Keywords: performance; colonialism; exotic; authenticity; culture
In 2018, World Wrestling Entertainment (WWE) produced and aired two live pay-per-view wrestling events in Saudi Arabia. This article looks at the political economy behind the production of these two wrestling events. What is not widely known is that these pay-per-views are part of a state-sponsored, ten-year agreement between the Kingdom of Saudi Arabia (KSA) and WWE, under the umbrella of a large economic development plan known as Saudi Vision 2030, launched on April 25, 2016, with the aims of reducing the country’s reliance on oil while liberalizing its economy through the developments in infrastructure construction, recreation and tourism. By focusing on the role of sport mega-events in the context of generating a “nation branding legacy,” this article investigates the limitations of WWE’s presence in Saudi Arabia as an effort to promote economic growth and social change.
Keywords: cultural diplomacy; nation branding; sports spectatorship; consumerism
Platt, Tyson L., and Aaron D. Horton. "Toward a More Objective Understanding of Professional Wrestling: The Multidimensional Scale for the Analysis of Professional Wrestling (MSAPW)." Professional Wrestling Studies Journal, vol. 1, no. 1, 2020, pp. 73-90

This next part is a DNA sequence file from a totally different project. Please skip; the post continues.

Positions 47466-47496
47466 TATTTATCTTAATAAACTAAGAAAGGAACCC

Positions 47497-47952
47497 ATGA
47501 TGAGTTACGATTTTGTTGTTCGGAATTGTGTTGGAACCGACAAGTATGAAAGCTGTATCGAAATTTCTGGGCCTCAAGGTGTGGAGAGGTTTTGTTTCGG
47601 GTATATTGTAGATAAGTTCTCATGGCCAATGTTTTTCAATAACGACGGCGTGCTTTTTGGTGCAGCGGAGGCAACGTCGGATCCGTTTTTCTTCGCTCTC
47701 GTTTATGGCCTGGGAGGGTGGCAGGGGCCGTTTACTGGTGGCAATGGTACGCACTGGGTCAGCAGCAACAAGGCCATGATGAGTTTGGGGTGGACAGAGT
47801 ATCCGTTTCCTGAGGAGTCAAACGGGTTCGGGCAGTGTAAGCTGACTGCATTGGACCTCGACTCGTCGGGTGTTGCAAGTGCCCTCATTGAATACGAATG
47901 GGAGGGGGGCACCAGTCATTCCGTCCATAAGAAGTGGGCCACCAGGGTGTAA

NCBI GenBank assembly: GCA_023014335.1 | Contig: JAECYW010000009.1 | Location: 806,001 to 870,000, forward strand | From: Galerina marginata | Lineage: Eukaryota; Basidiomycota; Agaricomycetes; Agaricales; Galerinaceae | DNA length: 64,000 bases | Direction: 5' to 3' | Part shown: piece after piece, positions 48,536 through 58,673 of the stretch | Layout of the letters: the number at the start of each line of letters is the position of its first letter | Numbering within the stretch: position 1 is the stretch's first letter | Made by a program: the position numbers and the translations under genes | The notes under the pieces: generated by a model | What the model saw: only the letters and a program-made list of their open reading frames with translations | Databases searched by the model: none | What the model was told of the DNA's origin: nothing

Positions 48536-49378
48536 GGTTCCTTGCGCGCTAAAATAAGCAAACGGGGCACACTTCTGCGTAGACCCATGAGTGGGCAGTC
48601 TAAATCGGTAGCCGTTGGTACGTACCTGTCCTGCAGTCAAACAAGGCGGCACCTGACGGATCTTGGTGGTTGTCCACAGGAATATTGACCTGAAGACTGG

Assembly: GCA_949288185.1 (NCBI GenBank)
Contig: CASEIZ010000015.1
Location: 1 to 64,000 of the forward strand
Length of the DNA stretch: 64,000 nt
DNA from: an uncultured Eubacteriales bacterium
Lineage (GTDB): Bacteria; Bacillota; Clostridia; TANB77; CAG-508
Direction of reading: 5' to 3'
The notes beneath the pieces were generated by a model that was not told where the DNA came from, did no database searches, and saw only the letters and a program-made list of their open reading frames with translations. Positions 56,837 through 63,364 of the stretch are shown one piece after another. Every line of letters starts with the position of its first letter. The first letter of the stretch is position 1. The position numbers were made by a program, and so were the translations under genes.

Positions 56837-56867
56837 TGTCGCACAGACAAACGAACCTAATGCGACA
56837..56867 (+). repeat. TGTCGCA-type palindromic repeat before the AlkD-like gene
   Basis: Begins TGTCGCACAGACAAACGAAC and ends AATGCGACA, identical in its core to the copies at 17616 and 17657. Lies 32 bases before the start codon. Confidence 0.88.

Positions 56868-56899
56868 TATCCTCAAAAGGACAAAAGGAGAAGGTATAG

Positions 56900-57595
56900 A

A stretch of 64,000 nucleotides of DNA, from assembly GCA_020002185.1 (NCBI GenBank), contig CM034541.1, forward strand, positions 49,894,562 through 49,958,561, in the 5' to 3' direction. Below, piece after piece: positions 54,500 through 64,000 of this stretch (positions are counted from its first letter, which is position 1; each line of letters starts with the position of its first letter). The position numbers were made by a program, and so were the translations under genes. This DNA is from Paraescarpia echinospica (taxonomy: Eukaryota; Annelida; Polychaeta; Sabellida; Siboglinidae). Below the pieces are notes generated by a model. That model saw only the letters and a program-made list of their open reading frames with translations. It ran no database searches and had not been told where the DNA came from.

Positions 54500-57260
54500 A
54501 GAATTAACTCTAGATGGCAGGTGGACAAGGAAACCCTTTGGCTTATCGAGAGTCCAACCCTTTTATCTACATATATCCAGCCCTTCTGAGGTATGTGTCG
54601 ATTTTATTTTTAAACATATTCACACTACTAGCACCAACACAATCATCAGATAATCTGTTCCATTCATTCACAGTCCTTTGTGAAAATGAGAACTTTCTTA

The quality of professional wrestling matches has commonly been evaluated using the five-star system popularized by Dave Meltzer of the Wrestling Observer newsletter. Though useful for describing match quality in casual settings, the scale is insufficient for academic analyses of the perception of match quality. The present article proposes a multidimensional scale for evaluating professional wrestling across the dimensions of spectacle, in-ring technique, in-ring difficulty, storytelling, and spectator engagement. Each dimension is explicitly defined and can be assessed using an 11-point scale, which allows researchers to better understand how professional wrestling viewers interpret match quality. The scale can also be weighted in a manner that allows for comparisons across different categories of professional wrestling viewers. Information on the application and analysis of the scale are discussed.
Keywords: professional wrestling; pro wrestling; combat sports; fandom
Book reviews from David Beard and Luke Flanagan
About the Professional Wrestling Studies Journal and the Professional Wrestling Studies Association
The complete journal